Rules of Professional Conduct

4. Transactions with Persons Other Than Clients

ER 4.4.     Respect for Rights of Others

(a) In representing a client, a lawyer shall not use means that have no substantial purpose other than to embarrass, delay, or burden any other person, or use methods of obtaining evidence that violate the legal rights of such a person.

(b) A lawyer who receives a document and knows or reasonably should know that the document was inadvertently sent shall promptly notify the sender and preserve the status quo for a reasonable period of time in order to permit the sender to take protective measures.

Comment

[1] Responsibility to a client requires a lawyer to subordinate the interests of others to those of the client, but that responsibility does not imply that a lawyer may disregard the rights of others.  It is impracticable to catalogue all such rights, but they include legal restrictions on methods of obtaining evidence from others and unwarranted intrusions into privileged relationships, such as the client-lawyer relationship.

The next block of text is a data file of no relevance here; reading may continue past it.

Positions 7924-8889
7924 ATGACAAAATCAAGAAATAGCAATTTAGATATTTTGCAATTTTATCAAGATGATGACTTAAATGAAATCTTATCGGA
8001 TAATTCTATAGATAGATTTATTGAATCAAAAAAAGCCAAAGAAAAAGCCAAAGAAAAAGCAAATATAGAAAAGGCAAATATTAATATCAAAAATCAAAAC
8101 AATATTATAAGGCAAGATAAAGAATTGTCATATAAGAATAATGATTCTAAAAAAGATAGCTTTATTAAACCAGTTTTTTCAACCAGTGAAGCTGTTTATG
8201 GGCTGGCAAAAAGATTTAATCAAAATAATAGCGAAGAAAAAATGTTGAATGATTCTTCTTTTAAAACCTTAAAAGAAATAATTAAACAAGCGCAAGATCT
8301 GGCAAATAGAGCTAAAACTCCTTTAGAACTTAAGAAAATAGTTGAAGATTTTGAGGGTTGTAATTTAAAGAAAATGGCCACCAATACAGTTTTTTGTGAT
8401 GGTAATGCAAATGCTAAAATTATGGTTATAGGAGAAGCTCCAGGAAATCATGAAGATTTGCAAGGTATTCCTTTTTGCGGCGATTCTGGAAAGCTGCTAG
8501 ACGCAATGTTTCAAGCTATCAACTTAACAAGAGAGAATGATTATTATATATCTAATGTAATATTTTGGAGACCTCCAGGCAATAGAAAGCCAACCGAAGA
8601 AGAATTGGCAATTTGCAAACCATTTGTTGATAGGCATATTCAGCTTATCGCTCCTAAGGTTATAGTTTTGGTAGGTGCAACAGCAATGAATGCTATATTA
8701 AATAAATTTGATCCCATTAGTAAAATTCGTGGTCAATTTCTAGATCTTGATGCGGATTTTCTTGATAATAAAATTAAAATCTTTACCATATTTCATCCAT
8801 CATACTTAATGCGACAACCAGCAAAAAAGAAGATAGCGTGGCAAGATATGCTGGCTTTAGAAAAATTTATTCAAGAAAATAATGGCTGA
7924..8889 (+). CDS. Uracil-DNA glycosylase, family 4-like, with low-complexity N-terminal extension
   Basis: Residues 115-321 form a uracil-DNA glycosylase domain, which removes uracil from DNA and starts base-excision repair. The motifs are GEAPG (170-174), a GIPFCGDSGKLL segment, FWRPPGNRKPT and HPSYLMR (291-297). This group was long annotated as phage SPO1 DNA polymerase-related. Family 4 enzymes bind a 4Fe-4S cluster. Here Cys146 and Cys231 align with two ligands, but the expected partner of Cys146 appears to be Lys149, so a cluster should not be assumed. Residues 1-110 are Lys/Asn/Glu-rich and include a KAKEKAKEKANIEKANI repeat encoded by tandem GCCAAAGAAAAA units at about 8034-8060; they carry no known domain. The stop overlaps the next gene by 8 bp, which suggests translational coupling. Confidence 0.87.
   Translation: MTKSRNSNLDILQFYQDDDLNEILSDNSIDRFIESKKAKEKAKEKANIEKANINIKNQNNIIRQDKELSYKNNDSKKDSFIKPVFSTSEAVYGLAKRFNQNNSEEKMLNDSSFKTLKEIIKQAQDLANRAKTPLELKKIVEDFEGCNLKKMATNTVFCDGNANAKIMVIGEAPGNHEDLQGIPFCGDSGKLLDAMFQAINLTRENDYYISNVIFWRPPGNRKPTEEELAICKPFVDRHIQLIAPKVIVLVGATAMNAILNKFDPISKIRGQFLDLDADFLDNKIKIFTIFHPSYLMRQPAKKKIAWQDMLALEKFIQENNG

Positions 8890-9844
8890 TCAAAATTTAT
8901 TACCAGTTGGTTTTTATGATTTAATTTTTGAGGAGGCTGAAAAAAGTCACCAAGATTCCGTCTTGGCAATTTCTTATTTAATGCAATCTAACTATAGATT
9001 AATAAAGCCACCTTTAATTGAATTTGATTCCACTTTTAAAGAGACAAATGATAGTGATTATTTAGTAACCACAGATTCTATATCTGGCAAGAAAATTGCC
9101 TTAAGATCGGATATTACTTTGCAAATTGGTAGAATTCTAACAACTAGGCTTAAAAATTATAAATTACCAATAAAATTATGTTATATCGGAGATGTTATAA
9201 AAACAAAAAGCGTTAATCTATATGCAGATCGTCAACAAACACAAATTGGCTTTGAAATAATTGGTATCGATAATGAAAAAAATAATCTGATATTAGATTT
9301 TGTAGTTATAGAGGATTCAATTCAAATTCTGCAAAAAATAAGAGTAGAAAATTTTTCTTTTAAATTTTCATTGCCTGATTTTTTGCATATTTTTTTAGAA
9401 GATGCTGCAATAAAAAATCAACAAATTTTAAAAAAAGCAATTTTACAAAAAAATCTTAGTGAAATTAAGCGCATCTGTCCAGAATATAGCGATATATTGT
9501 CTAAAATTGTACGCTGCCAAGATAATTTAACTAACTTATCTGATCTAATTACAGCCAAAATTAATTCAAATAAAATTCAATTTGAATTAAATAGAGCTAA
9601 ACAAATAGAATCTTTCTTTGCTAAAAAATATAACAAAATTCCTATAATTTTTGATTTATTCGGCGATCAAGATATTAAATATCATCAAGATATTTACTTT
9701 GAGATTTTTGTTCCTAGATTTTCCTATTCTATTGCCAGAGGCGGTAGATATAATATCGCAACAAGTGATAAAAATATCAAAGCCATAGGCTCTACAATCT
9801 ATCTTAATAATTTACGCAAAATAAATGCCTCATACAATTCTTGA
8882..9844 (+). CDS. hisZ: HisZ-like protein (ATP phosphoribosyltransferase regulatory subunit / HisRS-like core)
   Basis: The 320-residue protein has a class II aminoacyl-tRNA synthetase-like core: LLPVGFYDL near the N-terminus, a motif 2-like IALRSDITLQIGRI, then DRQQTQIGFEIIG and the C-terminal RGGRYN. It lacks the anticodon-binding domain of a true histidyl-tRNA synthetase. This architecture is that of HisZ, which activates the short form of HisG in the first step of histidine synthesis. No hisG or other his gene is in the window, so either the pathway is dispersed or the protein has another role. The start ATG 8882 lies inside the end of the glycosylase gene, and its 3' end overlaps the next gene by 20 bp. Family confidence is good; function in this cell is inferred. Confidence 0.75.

[2] Paragraph (b) recognizes that lawyers sometimes receive documents that were mistakenly sent or produced by opposing parties or their lawyers.  If a lawyer knows or reasonably should know that a document was sent inadvertently, then this Rule requires the lawyer to stop reading the document, to make no use of the document, and to promptly notify the sender in order to permit that person to take protective measures.  Whether the lawyer is required to take additional steps, such as returning the original document, is a matter of law beyond the scope of these Rules, as is the question of whether the privileged status of a document has been waived.  Similarly, this Rule does not address the legal duties of a lawyer who receives a document that the lawyer knows or reasonably should know may have been wrongfully obtained by the sending person.  For purposes of this Rule, "document" includes e-mail or other electronic modes of transmission subject to being read or put into readable form.

[3] Some lawyers may choose to return a document unread, for example, when the lawyer learns before receiving the document that it was inadvertently sent to the wrong address.  Where a lawyer is not required by applicable law to do so, the decision to return such a document voluntarily is a matter of professional judgment ordinarily reserved to the lawyer.  See ERs 1.2 and 1.4.